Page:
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Being Human in America: Episode Three Reviewed

So here we are. Third Episode. We can do this. Deep Breaths.


Okay! So, if you’re just tuning in, what I was doing here was watching the first three episodes of the American version of Being Human, and reviewing what I saw from as objective a place as possible for someone who’s seen and enjoyed the original British series. We can have a discussion about what I’ve learned about objectivity and fresh eyes later, but for now let’s talk about what we saw this week.

[ad#rightpost]Overall Show Structure:

First and foremost, I want to make this perfectly clear: I WILL NOT PAY YOU FIVE DOLLARS. Which is to say, I’m extremely disappointed that they went back to Aidan for the voice-over, when they could have used this opportunity to bring Josh more to the fore. A cycling, three-stage voice-over fugue-thing could have been a really interesting framing device for the show, and they seem to have screwed all that up. That being said, while the somewhat annoying voice-over is still happening, and isn’t really being used in a particularly novel way, they seem to be using less and less metaphor, which is very good. I feel like the bluntness of the introductions should either precisely match the brutality of the events we’re seeing or stand in direct counterpoint to it. But that’s my aesthetic, and your mileage may vary.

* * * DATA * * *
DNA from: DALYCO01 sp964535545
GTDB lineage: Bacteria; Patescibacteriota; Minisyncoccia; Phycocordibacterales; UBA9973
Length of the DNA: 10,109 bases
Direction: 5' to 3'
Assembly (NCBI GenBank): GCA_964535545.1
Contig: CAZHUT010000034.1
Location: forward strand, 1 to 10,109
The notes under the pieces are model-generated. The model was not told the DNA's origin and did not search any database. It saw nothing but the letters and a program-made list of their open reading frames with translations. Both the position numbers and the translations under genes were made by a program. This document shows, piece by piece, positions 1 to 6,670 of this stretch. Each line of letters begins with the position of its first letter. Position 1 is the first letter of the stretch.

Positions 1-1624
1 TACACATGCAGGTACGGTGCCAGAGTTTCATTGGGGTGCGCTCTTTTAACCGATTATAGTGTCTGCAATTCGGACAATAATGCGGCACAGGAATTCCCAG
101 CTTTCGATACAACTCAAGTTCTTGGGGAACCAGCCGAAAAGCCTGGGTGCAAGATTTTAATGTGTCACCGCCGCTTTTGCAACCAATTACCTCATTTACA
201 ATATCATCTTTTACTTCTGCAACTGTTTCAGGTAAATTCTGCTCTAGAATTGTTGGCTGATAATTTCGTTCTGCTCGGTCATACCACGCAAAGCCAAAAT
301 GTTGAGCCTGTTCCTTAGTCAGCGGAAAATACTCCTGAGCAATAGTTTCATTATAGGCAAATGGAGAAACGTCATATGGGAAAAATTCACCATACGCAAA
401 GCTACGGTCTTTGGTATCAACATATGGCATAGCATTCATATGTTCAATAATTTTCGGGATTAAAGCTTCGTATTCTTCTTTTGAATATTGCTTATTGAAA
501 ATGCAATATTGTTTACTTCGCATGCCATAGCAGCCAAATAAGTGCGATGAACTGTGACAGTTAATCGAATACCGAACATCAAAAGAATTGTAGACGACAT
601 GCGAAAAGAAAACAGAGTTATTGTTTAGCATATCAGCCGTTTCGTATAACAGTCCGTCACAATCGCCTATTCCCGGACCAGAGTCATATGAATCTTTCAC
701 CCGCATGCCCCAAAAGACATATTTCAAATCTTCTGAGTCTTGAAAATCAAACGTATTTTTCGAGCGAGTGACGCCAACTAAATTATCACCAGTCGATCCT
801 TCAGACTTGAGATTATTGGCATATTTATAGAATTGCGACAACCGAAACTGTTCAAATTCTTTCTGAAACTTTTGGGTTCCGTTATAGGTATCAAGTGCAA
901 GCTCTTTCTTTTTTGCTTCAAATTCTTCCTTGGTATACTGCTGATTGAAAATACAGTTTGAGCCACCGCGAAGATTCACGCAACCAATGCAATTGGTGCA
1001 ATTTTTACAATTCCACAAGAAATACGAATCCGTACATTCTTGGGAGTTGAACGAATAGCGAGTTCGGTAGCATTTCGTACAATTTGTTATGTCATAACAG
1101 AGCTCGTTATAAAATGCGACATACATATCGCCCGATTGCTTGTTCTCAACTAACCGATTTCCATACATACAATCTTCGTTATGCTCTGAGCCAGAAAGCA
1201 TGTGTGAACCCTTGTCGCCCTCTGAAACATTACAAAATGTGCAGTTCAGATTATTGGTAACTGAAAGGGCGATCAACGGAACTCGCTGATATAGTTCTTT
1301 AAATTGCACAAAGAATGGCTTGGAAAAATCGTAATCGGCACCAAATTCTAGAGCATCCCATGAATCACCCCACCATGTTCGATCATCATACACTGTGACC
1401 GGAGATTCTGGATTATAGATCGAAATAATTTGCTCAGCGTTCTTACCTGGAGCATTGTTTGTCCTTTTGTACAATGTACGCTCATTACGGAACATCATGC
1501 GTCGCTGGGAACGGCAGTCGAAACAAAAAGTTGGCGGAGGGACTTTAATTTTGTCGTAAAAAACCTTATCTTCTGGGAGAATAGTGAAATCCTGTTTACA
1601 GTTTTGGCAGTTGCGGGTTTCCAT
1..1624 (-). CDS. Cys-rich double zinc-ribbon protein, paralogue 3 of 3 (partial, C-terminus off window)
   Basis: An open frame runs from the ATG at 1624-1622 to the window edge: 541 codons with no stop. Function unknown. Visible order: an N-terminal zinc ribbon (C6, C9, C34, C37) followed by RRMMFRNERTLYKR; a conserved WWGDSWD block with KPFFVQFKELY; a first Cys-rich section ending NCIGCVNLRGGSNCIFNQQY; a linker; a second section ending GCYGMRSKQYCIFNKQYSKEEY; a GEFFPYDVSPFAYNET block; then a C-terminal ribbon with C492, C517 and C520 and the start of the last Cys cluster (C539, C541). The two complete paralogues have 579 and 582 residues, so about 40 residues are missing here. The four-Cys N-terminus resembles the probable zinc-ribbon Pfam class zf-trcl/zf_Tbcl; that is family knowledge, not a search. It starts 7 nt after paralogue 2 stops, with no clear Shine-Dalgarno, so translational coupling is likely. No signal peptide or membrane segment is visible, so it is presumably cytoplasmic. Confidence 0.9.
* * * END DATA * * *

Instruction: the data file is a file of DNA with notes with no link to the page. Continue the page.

The music was pretty unobtrusive this episode, with one major exception: The use of The Psychedelic Furs’ “The Ghost In You,” during Sally’s “I can leave the house!” scene was actually pretty clever. Very Pretty In Pink meets Casper.

Overall, I have to say that I really enjoyed the cinematography in this episode. The shot composition was phenomenal, especially in the scenes with Garrity and Bishop in Garrity’s apartment. Very claustrophobic, very maze-like, with just the use of a few well-placed corners and lighting. Similarly, the scenes with Sally out and about expressed a sense of openness and freedom. More on that later.


Aidan: The key difference in Aidan here was the part where we see him “going feral,” after being impaled in the alleyway. I really thought he was just faking his death at first…and they played that really well. That, plus his increasing desperation to not have anyone else turned into a vampire, were the two best points of character development for Aidan.

But, hey, they touched on the sunlight thing! Evolution to photo-sensitive? Really? Okay, I’ll give you that one–but if that’s the case, I’ll take some more dark glasses and heavy scarves, please.